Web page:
Institutional investors have been urged to opt for actively managed funds this year, particularly in the global equity space, as the end of the bull market will see market risks increase, according to Bell Asset Management’s chief investment officer, Ned Bell.
Bell told Money Management that 2019 would see the current market volatility stick given the upcoming rising interest rate environment and the US-China trade war, with Apple’s drop-in share price and downgraded earnings the first shot out the cannon/
“Apple is not alone and is one of the many corporate casualties from increased US-China trade tensions and a slowing Chinese economy,” he said. “In addition, governments around the world are commencing quantitative tightening regimes, ending the chapter of cheap money which has contributed to a higher degree of investor caution.”
Bell said institutional investors needed to shift their thinking as risks rise, and while the last few years have seen passive investing rise, the pendulum might swing back to active in 2019.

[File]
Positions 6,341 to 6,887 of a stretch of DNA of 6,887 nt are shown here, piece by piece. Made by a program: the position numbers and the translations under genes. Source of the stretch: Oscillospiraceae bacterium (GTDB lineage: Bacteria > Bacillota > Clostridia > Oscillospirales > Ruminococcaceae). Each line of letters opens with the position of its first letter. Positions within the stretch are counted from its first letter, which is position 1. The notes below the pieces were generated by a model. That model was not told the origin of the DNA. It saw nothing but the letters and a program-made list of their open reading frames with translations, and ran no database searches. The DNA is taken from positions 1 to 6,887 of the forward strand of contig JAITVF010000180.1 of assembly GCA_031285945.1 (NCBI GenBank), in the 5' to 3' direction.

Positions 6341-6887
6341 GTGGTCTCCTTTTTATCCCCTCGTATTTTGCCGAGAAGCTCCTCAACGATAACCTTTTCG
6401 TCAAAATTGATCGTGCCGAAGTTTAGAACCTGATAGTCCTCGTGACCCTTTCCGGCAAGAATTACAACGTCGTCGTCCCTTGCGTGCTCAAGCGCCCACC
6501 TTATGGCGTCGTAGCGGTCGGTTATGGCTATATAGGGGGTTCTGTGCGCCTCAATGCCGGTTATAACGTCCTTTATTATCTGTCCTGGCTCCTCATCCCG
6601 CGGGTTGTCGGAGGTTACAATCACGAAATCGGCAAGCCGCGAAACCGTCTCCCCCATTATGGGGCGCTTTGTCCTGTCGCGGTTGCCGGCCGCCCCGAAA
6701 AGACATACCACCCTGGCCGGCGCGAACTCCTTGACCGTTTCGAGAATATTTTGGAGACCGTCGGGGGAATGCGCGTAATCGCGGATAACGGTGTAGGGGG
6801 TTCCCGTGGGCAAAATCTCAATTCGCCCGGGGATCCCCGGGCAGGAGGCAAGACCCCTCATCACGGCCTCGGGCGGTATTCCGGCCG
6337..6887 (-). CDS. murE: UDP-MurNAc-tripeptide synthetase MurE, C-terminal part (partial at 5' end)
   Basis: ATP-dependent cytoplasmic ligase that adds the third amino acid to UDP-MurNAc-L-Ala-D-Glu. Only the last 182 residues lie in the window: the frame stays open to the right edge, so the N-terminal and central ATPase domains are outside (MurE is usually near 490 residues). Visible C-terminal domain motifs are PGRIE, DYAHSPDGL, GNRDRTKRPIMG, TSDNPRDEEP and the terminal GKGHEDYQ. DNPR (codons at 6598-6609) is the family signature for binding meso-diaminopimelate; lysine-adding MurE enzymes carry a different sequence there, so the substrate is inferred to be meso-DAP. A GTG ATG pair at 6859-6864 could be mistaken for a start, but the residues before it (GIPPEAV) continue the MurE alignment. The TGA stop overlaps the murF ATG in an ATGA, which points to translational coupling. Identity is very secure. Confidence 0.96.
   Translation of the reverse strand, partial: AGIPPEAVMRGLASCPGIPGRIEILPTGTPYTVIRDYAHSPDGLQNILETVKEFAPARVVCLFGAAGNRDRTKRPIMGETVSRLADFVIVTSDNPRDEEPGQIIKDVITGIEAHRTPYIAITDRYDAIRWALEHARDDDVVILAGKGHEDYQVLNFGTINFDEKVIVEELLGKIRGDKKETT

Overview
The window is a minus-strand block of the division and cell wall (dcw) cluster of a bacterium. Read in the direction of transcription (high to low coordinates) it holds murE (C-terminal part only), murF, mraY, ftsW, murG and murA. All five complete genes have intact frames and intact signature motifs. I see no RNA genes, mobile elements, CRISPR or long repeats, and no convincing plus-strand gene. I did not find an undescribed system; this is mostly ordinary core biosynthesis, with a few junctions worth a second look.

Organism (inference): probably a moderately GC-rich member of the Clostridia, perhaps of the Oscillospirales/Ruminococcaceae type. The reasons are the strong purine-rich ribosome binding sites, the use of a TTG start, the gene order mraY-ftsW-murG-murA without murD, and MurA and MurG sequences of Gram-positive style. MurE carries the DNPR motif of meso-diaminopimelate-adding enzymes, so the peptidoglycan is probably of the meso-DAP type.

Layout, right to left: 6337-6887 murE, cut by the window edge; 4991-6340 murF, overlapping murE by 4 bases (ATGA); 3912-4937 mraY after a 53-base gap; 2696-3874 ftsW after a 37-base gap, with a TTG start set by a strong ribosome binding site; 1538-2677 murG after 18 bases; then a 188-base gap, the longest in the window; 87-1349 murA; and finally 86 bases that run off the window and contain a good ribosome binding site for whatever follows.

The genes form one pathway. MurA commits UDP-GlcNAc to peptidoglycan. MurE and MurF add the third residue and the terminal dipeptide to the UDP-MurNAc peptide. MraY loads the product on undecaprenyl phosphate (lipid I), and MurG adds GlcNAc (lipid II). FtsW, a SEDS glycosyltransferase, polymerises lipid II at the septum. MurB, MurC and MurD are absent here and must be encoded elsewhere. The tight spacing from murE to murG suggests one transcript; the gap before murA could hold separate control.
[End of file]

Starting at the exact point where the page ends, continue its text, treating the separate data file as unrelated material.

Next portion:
“We’ve come from this environment where we’ve had an incredible eight year bull market driven by QE [quantitative easing], and that came to a grinding halt at the end of September,” he said. “In that time there’s been a huge shift towards passive investing at the expense of active, but we think 2019 is going to be a really good year for active stock pickers.”
Bell predicts more earnings downgrades are to come, especially in cyclical sectors like the mining sector, but said given valuations had pulled back so much in the global equities, it was a good time to buy.
Bell said opportunities for investors would lie in global small/mid cap stocks given they’ve far less direct exposure to the trade war.
“Small/mid cap stocks are a real flavour of ours and one of our points of differentiation – they’re trading on a price/earnings ratio of about 14.5x, and over 14 years that asset class has been the best returning asset class in global equities.”
Contrastingly, emerging markets still look challenging this year, and Bell predicts the asset class would continue to suffer earnings downgrades.
“Emerging markets is increasingly a China bet, and the economic data coming out of China is just going from bad to worse frankly,” he said.